E[ X, Y] xy f ( x, y )dx dy , (47)

if two random variable that have a correlation of zero are said to be orthogonal. One

statistical parameter related to a pair of random variables is the correlation coefficient. The

Cov( X, Y)

XY , (48)

Var ( X)Var (Y)

Page 31 of 77

Cov( X, Y) E[( X E ( X))(Y E (Y))] . (49)

decreasing linear relationship, and some value in between in all other cases, indicating the

degree of linear dependence between variables. The close the coefficient is to either -1 or 1,

the stronger the correlation between the variables. Therefore, to analyze quantitatively how

much decorrelation and enery packing are achieved by the vector transform based OFDM,

3 and the vector transform takes as input a sequence of N vectors, x[ n] generates as output

Considering a block of image data of N columns and M rows and taking each column as a

vector, then the block of complex-valed becomes a set of N vectors, then the block of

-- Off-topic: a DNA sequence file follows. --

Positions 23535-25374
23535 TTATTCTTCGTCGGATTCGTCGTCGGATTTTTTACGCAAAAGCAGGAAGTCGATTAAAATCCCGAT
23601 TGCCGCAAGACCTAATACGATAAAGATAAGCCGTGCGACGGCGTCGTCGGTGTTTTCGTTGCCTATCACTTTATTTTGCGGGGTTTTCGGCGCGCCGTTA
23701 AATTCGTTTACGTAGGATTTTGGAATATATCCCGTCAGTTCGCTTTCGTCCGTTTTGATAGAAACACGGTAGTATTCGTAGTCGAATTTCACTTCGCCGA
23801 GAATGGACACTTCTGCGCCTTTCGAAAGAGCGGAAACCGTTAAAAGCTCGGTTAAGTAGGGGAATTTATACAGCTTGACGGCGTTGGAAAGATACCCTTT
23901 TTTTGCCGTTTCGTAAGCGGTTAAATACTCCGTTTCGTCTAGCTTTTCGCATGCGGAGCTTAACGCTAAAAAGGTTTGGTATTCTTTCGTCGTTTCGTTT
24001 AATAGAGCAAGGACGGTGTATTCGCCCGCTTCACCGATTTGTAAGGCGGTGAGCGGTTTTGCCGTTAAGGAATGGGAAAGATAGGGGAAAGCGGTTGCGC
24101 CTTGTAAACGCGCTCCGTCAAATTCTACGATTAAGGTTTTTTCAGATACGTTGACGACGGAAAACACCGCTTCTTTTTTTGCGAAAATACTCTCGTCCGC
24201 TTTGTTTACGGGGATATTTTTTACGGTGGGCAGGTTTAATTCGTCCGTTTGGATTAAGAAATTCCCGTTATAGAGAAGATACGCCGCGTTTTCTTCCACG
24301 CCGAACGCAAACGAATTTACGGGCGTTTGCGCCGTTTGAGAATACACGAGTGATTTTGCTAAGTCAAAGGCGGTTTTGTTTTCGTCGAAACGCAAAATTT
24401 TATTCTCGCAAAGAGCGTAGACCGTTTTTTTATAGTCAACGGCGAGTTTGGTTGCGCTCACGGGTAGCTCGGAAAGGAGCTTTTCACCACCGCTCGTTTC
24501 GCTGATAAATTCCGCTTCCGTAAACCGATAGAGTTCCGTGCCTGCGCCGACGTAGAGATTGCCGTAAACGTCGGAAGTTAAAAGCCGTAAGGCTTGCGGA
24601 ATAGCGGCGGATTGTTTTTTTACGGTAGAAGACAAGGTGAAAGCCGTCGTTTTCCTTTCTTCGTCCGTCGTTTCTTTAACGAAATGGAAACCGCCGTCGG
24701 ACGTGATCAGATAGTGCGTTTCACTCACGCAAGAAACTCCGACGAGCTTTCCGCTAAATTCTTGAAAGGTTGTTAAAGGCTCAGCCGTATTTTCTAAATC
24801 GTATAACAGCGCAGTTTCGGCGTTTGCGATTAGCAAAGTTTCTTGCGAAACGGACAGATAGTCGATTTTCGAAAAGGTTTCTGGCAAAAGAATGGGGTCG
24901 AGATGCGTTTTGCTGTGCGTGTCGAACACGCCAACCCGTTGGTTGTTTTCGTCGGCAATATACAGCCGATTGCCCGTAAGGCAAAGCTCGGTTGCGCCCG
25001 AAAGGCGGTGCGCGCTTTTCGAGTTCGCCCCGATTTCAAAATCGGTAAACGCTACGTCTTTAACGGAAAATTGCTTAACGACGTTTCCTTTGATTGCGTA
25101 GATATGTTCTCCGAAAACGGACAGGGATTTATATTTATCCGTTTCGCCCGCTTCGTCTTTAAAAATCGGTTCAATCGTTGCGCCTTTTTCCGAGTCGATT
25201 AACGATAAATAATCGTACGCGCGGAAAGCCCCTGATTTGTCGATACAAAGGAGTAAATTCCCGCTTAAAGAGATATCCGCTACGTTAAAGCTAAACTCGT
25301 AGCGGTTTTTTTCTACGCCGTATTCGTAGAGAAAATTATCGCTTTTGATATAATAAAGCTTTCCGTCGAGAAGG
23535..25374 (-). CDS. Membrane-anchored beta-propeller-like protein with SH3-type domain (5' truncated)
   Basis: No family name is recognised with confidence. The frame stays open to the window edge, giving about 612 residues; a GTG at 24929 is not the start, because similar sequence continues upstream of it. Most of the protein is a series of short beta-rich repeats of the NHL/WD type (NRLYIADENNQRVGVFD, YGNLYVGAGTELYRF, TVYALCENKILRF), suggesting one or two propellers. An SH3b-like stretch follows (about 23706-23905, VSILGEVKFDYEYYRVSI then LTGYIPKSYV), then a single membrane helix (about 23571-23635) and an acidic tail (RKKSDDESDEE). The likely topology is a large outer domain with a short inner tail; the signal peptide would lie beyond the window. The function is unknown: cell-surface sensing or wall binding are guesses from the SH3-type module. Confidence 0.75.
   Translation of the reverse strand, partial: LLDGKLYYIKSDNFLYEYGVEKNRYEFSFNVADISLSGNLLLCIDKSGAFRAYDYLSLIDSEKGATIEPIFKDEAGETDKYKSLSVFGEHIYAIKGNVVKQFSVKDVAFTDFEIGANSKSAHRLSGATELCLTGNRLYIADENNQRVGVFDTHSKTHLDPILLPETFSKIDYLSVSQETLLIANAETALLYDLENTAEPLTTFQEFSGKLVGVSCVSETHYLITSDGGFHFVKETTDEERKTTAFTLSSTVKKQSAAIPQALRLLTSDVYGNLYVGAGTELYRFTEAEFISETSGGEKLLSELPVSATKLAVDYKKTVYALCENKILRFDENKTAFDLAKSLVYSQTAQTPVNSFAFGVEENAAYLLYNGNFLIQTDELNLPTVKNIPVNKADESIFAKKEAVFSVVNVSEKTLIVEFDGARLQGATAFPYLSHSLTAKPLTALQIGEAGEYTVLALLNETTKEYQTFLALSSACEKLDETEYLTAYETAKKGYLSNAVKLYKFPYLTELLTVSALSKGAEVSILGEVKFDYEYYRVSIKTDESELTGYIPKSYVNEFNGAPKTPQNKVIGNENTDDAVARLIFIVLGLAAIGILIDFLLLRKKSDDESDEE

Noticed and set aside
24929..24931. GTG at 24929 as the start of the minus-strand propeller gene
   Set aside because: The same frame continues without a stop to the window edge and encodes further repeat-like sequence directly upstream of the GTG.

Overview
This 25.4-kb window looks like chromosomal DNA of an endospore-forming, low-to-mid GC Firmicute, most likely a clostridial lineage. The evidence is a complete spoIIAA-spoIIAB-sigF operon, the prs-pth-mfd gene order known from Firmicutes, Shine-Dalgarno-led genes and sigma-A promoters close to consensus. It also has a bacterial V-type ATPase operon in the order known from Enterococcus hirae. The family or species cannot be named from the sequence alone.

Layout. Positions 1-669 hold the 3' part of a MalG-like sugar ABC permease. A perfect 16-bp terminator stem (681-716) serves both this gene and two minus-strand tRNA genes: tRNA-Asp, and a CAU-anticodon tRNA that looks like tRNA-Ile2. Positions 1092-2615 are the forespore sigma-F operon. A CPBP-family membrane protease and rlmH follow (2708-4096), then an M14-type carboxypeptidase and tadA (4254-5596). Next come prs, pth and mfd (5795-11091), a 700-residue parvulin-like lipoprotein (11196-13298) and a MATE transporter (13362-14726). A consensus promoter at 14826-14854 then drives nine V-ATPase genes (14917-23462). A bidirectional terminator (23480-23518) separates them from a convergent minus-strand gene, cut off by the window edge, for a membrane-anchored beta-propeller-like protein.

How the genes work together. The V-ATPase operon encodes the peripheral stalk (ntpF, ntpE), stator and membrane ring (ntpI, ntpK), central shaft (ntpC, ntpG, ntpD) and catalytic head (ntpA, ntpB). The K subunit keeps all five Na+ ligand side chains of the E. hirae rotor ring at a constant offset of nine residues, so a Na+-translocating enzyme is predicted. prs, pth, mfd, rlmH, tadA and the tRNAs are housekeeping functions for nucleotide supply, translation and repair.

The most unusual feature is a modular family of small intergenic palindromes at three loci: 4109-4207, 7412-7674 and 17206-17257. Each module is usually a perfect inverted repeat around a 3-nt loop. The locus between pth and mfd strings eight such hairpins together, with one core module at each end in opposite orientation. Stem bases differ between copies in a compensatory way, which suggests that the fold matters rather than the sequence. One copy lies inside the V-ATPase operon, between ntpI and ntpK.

complex-valued data becomes a set of N vectors with each vector having M components as

shown below.

x x1.1 K x1. N 1

1.0 , (50)

K K K K

xM 1.0 xM 1.0 K xM 1. N 1

and

x1.0 x1.1 x1. N 1

x0 x1 ... x2 . (51)

K K K

xM 1.0 xM 1.1 xM 1. N 1

By taking the vector transform of this set of N vectors, we obtain another set of N vectors,

Similar to the scalar transforms, the vectors in the vector transform domain are less

correlated than the vectors in the data transform domain, and the energy is concentrated in

Page 32 of 77

fewer vectors in the vector transform domain than in the data domain. For example,

E[xi xTj ] , (52)

E[ x1,m x0,n ] E[ x1,m x1,n ] 1

If N = 8 and =0.91, the correlation matrix of two data vectors x m and x n can be

1.000 0.910